Landmark Museum: Museu de Arte de São Paulo. MASP is my favorite museum in town. Its modern architecture is a landmark and represents the feeling and spirit of São Paulo. 1578 Ave. Paulista,
Petite Park:Trianon Park. I like this small park because I used to spend a lot of time there when I was a kid. My school, Dante Alighieri, was just across the street. Its location is a breath of fresh air on the city's most business oriented avenue—the contrast is nice. 850 Alameda Jaú
Escape Route:Congonhas Airport. I love the feeling of going there, because it usually means that I will be boarding a flight to Rio de Janeiro, my second home in Brazil.
Memorable Building:Edifício Matarazzo. It was designed by the Italian architect Marcello Piacentini in the 1940s, and in my opinion it is the most beautiful building in the city. It was one of the inspirations for the Hotel Fasano in São Paulo. 15 Viaduto do Chá
The Chef
Alex Atala
Chef and owner of award-winning restaurant D.O.M.
Authentic Eats:Mocotó Restaurant & Cachaçaria. Far from the city center, but it's a must. This picturesque restaurant has unforgettable food based on traditional Brazilian dishes, and very reasonable prices. It's been open since 1973; these days chef Rodrigo Oliveira carries on his father's work. 1100 Ave. Nossa Senhora do Loreto,
Street Art: Beco do Batman. "Batman's Alley" is more than just a street—it's an open-air graffiti gallery in the heart of the bohemian Vila Madalena neighborhood. Worth the trip. Rua Gonçalo Afonso
Asian Bazaar: Liberdade Street Market. Hosts the best of Japanese culture and cuisine—São Paulo, after all, has the biggest Japanese community outside Japan. Saturdays and Sundays on Praça da Liberdade
Modern Fare: Maní. Chef Helena Rizzo does wonderful work alongside her husband, Spaniard Daniel Redondo, creating nouvelle Brazilian cuisine. It's one restaurant I truly recommend. 210 Rua Joaquim Antunes,
Cultural Complex: Latin American Memorial. I believe Oscar Niemeyer is a revolutionary and a genius. Make sure to see his soaring, curving design that showcases Latin American art, theater, music, dance and more. 664 Ave. Áuro Soares de Moura Andrade,
The Style Editor
Erika Palomino
Editor of Plastic Dreams magazine, columnist for Brazilian web portal iG and TV commentator
Sleek Museum: Museu Lasar Segall. The movie theater and gardens form a modernist space in which you can walk around, and watch art films sitting on antique chairs. You can also see the atelier of gravures and enjoy a late afternoon coffee in the calm. 111 Rua Berta,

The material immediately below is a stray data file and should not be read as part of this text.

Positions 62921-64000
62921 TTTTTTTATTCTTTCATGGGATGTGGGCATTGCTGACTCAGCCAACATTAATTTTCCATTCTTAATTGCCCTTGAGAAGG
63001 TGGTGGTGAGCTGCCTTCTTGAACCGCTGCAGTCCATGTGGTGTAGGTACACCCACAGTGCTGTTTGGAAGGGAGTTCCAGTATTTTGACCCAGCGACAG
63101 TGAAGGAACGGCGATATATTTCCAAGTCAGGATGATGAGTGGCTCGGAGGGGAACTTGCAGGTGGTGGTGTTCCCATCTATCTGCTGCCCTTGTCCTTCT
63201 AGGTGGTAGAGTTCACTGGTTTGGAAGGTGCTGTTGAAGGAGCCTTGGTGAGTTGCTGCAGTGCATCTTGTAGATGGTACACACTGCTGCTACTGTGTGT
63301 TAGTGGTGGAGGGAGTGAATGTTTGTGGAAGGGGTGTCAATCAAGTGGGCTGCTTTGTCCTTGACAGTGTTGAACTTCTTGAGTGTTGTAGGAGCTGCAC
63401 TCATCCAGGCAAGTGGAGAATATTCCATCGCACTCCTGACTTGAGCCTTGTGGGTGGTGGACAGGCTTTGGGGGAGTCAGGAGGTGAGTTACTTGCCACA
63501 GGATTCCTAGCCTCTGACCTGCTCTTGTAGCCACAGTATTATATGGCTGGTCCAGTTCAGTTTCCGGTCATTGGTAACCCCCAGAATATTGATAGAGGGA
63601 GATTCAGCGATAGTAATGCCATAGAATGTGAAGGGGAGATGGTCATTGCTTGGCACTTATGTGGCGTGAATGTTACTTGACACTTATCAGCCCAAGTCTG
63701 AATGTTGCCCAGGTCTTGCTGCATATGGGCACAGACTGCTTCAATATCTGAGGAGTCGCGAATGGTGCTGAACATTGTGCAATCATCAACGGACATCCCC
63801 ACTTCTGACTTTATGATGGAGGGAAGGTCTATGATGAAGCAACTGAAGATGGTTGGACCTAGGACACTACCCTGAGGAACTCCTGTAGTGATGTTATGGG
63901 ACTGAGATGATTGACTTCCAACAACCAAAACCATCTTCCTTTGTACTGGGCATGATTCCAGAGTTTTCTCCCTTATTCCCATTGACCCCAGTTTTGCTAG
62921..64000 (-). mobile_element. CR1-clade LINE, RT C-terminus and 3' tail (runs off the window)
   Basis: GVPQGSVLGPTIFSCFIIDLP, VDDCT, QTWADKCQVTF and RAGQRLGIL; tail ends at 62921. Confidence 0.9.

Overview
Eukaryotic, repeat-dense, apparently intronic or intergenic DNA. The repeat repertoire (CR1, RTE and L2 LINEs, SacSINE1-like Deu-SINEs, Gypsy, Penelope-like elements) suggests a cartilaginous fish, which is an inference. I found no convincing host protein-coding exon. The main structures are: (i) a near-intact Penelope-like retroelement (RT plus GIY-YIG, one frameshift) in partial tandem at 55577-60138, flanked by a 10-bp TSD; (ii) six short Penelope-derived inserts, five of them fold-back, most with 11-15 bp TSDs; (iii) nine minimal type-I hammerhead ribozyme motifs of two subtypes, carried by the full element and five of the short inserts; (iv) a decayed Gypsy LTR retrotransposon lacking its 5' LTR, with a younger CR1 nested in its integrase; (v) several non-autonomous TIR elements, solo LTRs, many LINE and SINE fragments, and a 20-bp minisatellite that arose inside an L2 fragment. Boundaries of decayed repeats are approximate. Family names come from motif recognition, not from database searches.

Sports Arena:Estádio do Pacaembu. I like to go there to watch the Corinthians' soccer matches—my team! Also great for a visit to the Soccer Museum or to hang out at the low-key Art Deco pub. Praça Charles Miller,
Art Showcase: Pinacoteca. A beautiful building that hosts great exhibitions, completely restored by Brazilian starchitect Paulo Mendes da Rocha. Afterwards, have a wonderful lunch at Acrópoles, a nearby Greek restaurant. 2 Praça da Luz,; 364 Rua da Graça,
Boutique and Bite: Surface to Air and Lorena 1989. Check the new arrivals in the city's best multi-brand store, then have a delicious meal at the attached terrace restaurant, which has a charming view. 1989 Alameda Lorena,,
Top Design: Micasa. A spectacular design store, they have pieces from Vitra, the Bouroullec brothers and special collections from young Brazilian furniture designers. 2109 Rua Estados Unidos,
The Fashion Designer
Oskar Metsavaht
Designer and owner of Brazilian luxury brand Osklen
Modernist Masterpiece: Pavilhão Lucas Nogueira Garcez (Oca).The dome-shaped building, designed by Oscar Niemeyer in 1951, once housed the Museu da Aeronáutica and the Museu do Folclore, and was renovated in part by Paulo Mendes da Rocha. It's now used for temporary exhibitions and events. Ibirapuera Park,
Go-To Gallery: Galeria Fortes Vilaça. One of the most important galleries in São Paulo. It represents artists I really appreciate, like Vik Muniz, Janaina Tschäpe and Ernesto Neto. 1500 Rua Fradique Coutinho,
Local Snack Spot: Frevo. One of the most traditional snack bars in the city. Its Beirute sandwich, made with pita, roast beef, cheese and tomato, is famous—and delicious! 603 Rua Oscar Freire and other locations,
Edgy Art: Instituto Tomie Ohtake. Designed by Ruy Ohtake, the center is named after his father, a well-known Japanese artist, and the center reflects a contemporary view of the city, where culture, art and entertainment are all integrated. 201 Ave. Faria Lima,
Power Tower: Edifício Itália. São Paulo's second-tallest building, located in the city center, offers an amazing view of the skyline. Don't miss the rooftop restaurant for a 360-degree perspective. 344 Ave. Ipiranga,